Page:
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Federal Funding Authorized for States to Test Gas Tax Alternatives

The five-year transportation reauthorization known as the FAST Act relies on $70 billion of one-time, non-user fees to fund the $302 billion bill. The act also allows the government to fund the development of sustainable funding options by states.
January 10, 2016, 7am PST | Irvin Dawid
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Rep. Peter DeFazio (D-Ore.), ranking member of the House Committee on Transportation & Infrastructure, and Del. Eleanor Holmes Norton (D-D.C.), ranking member of the Subcommittee on Highways and Transit, "said in a letter to Transportation Secretary Anthony Foxx that states should begin experimenting with new infrastructure funding mechanisms now, despite the fact that Congress just passed a five-year, $305 billion highway bill last year," writes Keith Laing for The Hill.

"While the bill [PDF] was fully paid for, it did not resolve long-term solvency challenges of the Highway Trust Fund (HTF)," notes Norton's press release. "To help address this problem, the FAST Act establishes the Surface Transportation System Funding Alternatives program, which provides up to $95 million to enable States to test and demonstrate innovative methods to fund needed infrastructure improvements.”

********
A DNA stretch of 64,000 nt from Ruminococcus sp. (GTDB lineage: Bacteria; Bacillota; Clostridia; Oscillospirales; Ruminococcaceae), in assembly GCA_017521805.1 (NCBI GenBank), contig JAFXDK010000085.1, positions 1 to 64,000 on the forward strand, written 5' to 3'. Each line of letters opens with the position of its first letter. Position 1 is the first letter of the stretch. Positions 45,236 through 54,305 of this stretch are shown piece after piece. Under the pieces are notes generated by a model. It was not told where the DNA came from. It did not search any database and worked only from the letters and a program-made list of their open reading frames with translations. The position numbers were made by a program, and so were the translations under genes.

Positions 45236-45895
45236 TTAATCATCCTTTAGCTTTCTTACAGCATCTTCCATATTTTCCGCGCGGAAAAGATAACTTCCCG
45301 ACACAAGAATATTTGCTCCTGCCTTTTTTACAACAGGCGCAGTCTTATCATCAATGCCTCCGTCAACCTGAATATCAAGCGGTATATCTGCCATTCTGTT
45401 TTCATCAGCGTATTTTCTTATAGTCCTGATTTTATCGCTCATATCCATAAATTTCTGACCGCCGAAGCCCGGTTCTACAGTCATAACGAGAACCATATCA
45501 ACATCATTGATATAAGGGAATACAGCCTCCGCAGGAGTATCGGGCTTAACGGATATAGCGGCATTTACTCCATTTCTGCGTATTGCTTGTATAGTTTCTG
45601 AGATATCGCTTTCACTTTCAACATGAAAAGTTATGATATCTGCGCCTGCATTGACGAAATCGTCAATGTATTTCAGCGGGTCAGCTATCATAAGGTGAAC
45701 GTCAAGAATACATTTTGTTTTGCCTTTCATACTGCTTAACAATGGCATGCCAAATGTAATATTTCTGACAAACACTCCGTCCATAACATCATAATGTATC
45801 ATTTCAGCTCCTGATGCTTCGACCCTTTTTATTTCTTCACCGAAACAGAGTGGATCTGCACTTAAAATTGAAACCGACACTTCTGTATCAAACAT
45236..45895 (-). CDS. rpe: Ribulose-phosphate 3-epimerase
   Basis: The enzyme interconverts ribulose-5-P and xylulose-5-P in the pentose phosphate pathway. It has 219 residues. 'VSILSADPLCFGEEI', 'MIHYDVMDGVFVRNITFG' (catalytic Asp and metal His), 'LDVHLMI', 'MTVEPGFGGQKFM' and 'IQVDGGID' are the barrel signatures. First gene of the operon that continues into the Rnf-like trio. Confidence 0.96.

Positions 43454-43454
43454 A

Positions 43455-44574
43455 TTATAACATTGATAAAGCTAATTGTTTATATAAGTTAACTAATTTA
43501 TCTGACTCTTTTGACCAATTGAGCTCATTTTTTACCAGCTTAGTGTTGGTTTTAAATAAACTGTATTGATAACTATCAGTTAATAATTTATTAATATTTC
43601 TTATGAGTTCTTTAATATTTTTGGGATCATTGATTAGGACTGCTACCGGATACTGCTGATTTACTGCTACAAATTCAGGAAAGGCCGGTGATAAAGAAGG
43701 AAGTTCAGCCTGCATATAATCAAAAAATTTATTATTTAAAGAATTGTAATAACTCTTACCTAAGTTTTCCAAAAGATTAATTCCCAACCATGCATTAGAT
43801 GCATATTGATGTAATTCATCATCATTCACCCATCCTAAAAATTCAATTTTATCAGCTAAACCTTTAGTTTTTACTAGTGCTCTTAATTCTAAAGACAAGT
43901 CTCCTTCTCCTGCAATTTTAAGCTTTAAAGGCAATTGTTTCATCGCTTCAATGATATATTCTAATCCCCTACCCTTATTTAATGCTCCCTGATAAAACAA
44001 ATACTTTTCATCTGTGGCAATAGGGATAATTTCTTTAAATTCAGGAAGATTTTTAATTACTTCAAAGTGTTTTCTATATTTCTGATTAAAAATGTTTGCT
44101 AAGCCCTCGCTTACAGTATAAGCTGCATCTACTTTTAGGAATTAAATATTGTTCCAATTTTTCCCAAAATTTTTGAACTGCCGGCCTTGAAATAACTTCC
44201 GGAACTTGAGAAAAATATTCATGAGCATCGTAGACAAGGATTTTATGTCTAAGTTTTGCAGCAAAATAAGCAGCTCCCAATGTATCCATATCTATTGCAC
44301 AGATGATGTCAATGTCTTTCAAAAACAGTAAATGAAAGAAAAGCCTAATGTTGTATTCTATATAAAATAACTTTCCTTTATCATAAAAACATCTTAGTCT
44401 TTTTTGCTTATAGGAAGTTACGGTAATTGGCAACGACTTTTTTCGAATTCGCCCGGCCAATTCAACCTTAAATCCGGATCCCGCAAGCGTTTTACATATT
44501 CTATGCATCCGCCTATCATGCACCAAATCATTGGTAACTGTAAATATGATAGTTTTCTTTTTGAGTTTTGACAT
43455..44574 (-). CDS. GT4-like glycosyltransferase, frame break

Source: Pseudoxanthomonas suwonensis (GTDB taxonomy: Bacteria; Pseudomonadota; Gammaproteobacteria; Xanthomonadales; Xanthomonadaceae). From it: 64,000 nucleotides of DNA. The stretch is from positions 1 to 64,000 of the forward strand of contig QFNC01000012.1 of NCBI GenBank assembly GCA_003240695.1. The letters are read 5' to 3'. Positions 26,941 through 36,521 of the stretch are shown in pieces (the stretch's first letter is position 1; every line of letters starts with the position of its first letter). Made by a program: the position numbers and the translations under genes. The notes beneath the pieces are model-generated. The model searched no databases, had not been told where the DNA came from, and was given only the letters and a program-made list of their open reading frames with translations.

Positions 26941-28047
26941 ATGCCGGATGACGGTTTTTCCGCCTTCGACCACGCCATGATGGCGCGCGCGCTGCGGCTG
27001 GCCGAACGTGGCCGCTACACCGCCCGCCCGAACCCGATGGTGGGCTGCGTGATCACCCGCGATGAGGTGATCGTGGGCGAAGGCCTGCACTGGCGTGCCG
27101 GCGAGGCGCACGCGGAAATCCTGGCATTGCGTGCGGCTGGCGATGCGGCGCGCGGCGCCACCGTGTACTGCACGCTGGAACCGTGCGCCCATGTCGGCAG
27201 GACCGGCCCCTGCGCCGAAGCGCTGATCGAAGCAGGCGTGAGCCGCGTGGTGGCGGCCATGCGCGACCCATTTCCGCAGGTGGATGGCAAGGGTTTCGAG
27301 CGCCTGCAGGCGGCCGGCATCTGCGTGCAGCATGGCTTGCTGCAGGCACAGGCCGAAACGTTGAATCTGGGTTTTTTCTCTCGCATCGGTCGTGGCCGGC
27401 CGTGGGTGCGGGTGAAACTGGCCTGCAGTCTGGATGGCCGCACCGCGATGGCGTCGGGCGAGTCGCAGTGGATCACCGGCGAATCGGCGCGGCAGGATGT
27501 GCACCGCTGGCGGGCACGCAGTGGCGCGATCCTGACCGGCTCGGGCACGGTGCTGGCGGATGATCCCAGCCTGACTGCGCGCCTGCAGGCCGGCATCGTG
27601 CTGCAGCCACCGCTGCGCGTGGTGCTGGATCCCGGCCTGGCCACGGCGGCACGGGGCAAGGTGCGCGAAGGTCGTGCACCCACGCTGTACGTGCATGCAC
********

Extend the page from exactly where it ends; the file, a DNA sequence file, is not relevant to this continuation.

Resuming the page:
An analysis [PDF] of the FAST Act [see page 14] by the Washington, D.C.-based American Road & Transportation Builders Association lists the program under Transportation Funding Alternatives:

The bill directs the Secretary to make grants to states to demonstrate alternative user-based revenue mechanisms that could maintain the long-term solvency of the HTF. The goal is to test at least two alternative user-based revenue mechanisms and to provide recommendations for adoption and implementation at the federal level. 

Funding will be up to $15 million in FY 2016 and $20 million per year thereafter, and the federal share will be 50 percent

"DeFazio and Holmes Norton said Thursday that states should get to work now on finding a replacement for the beleaguered gas tax," writes Laing.

"We believe states are the laboratories of democracy, and the FAST Act provides the necessary funding to incentivize States to explore novel user fee structures that provide sustainable transportation funding."

Hat tip to Mayer Horn via University of Minnesota Congestion Pricing Listserv.

Full Story:
Published on Thursday, January 7, 2016 in The Hill
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